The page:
Market Failure: The Case of Organic Food
By Bryan Caplan
Right-leaning people typically believe that (a) markets work, and (b) organic food is a scam. I definitely fit the profile. As a result, my every trip to the grocery store inspires cognitive dissonance. Organic food isn’t merely on the shelves; it’s growing by leaps and bounds. The organic industry itself claims that sales grew from $1B in 1990 to $27B in 2010, with 7.7% sales growth in 2010. What on earth is going on? How can my cognitive dissonance be resolved?
The ideologically easiest escape route is to drop (b). Maybe the health benefits of organic food really do justify a 30-50% price premium. But nothing high on Google Scholar inspires confidence in this position. Major literature reviews in 2009, 2003, and 2002 report that (a) there’s little solid evidence about the health benefits of organics, and (b) existing evidence reveals little health benefit of organics.
This is hardly surprising given the emotional, credulous cognitive style of organic consumers. Can you imagine the typical “all-natural” fan changing his mind in response to peer-reviewed nutritional research? That’s just not how they roll.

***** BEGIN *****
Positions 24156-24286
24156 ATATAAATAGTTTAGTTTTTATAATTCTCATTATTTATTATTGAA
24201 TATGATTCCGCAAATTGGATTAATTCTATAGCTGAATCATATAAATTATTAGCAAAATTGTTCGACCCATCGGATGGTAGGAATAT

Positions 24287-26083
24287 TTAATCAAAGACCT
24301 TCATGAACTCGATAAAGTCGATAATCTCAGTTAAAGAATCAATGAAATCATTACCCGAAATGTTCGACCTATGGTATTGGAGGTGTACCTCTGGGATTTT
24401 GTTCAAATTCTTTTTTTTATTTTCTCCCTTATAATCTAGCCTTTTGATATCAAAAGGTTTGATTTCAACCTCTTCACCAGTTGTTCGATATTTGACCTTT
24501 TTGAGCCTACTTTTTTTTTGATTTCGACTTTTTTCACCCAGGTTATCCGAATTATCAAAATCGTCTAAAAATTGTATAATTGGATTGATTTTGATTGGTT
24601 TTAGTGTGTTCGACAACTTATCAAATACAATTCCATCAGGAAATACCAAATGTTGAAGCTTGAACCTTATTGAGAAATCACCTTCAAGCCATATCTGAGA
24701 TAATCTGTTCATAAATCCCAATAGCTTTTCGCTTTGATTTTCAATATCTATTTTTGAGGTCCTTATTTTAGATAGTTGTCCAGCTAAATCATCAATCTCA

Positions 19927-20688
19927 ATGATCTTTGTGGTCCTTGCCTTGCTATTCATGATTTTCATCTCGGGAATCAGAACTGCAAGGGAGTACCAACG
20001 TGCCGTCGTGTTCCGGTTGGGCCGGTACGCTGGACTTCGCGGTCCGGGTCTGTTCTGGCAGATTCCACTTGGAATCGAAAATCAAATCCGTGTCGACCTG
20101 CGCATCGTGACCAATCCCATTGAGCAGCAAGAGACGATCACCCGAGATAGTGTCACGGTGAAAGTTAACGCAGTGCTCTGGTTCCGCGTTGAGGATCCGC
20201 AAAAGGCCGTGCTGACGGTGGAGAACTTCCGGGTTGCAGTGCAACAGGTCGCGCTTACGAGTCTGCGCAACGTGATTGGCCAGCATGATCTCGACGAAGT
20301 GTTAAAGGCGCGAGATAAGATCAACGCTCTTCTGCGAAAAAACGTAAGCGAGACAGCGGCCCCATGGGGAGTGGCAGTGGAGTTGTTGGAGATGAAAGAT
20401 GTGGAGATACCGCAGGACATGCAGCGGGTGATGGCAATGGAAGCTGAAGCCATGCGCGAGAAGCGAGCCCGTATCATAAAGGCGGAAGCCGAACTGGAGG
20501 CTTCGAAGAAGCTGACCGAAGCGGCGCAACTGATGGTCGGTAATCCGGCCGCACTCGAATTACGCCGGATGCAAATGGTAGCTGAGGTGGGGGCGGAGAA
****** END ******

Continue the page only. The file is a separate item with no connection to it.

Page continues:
The second-easiest escape from cognitive dissonance is to water down the meaning of (a). Couldn’t you just say “Markets work”=”Markets give consumers what they want,” then add “Lots of consumers want organic food”? Sure, but this escape route overlooks a key distinction. Perhaps there are some consumers who simply want organic food, come hell or high water.* But many consumers of organic food want not organic food per se, but healthier food. As far as scientists can tell, the latter consumers aren’t getting the extra health they’re paying for.
At this point, you could water down the meaning of (a) even further: “Markets work=”Markets give consumers what they want given their beliefs.” This story seems OK as far as it goes. But doesn’t it damn markets with faint praise? In a world of fools, markets produce a great deal of folly. Sounds a lot like my critique of democracy, no?
Nevertheless, one big difference between markets and democracy remains. In democracy, if the median voter is a fool, everyone has to live under foolish policies. The great redeeming feature of markets is that anyone who figures out that, say, organic food is a waste of money can immediately stop wasting his money. This is far from a perfect system. But democracy, unlike markets, adds injury to insult. In the market, the rationalist suffers fools. In democracy, the rationalist doesn’t just suffer fools. He obeys them. Or else.
* As Saul Kripke might put it, these consumers treat “organic food” as a rigid designator.